The size required to do this is a function of the materials that make up the object. There are a number of articles on the internet that explain what it takes. The bottom line is, the stronger the material, the more of it it takes to make the object spherical. Imagine if there was a mountain 500 miles high on Earth. It would require tremendous strength to stand up to the pressure from the rest of the planet trying to pull it back down, and in fact, this wouldn't work for very long. Basically, the mountain will flatten itself out, spreading it's pressure over a larger area.
Owing to the above, every planet (Or asteroid, etc) has a maximum height for mountains. Further physics has an article that explains this, for a purely vertical block. For a triangular shaped block, the distance is about twice as much. Mount Everest is close to the maximum theoretical height for a mountain on Earth, although slightly higher is possible. Smaller planets allow for higher mountains. Eventually, one reaches a point where it doesn't matter how high a mountain is, it won't make a difference. That is the point where an object is considered near spherical.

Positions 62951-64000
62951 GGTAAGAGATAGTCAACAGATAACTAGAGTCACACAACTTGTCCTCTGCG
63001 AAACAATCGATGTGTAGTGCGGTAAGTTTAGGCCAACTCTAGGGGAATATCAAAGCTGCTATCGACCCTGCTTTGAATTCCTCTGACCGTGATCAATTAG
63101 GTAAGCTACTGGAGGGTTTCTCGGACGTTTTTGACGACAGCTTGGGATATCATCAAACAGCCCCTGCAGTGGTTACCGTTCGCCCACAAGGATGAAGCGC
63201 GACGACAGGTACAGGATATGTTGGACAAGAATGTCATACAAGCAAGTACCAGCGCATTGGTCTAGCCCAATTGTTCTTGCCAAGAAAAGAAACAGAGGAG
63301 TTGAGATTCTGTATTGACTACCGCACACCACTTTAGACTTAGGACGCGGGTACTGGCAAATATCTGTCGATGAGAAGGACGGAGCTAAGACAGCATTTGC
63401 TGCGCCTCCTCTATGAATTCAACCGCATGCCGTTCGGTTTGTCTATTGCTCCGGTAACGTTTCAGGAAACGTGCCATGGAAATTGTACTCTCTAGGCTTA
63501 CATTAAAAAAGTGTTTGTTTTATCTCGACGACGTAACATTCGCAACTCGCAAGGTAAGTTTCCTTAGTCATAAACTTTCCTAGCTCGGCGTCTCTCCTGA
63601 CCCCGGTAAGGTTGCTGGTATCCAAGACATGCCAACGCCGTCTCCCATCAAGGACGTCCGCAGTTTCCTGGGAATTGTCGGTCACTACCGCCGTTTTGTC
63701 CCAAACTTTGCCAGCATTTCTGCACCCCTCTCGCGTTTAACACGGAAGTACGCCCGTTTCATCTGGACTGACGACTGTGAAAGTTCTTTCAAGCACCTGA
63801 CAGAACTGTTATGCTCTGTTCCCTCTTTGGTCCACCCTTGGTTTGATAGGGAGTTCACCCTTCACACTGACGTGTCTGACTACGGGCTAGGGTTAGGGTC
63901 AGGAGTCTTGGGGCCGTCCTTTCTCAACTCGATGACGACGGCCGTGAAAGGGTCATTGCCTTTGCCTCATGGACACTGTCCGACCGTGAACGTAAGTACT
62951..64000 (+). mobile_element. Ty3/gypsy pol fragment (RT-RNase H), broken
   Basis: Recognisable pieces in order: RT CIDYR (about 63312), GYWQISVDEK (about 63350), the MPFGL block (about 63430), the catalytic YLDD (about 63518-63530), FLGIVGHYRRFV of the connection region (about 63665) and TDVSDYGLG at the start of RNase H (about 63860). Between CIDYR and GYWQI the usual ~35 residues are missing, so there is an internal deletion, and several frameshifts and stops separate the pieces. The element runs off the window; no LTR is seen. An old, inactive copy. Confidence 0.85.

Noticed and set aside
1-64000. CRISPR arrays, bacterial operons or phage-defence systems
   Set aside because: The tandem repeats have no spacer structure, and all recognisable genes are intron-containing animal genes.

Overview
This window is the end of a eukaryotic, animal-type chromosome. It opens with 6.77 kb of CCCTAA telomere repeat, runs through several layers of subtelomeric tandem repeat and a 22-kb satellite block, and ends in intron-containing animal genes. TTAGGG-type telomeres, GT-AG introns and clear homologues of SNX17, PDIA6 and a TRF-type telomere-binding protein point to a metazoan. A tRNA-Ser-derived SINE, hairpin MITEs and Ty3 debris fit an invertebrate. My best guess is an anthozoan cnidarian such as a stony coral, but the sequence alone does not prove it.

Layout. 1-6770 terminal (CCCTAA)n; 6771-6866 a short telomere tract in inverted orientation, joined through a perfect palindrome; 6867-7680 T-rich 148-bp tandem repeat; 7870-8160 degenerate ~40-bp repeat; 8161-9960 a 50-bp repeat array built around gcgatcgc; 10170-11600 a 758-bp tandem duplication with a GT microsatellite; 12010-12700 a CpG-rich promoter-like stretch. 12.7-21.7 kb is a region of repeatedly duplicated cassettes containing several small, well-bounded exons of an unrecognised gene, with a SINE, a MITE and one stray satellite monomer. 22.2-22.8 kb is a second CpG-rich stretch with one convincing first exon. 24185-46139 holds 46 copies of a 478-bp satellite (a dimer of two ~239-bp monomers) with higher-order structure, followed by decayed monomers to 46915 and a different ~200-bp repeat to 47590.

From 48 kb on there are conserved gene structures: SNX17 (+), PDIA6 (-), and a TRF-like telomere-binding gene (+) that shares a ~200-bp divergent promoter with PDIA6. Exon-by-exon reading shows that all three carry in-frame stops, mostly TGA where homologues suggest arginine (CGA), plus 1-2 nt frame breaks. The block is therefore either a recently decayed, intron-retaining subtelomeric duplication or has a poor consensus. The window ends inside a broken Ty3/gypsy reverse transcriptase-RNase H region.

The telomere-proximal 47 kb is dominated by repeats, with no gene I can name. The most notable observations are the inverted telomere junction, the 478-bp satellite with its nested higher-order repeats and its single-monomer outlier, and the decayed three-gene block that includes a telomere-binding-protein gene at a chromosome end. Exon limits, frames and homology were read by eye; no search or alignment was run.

It turns out that the size where one can't have mountains larger than the object turns out to be size at which an object will be spherical. Ceres, for instance, could theoretically have a mountain 177 km high, which is well below its size. Vesta, on the other hand, could support a mountain 234 km high, which is basically the same size as its radius of 260 km. Thus, Vesta is nearly spherical, but can have some significant deviations, as can be observed in the images taken by Dawn.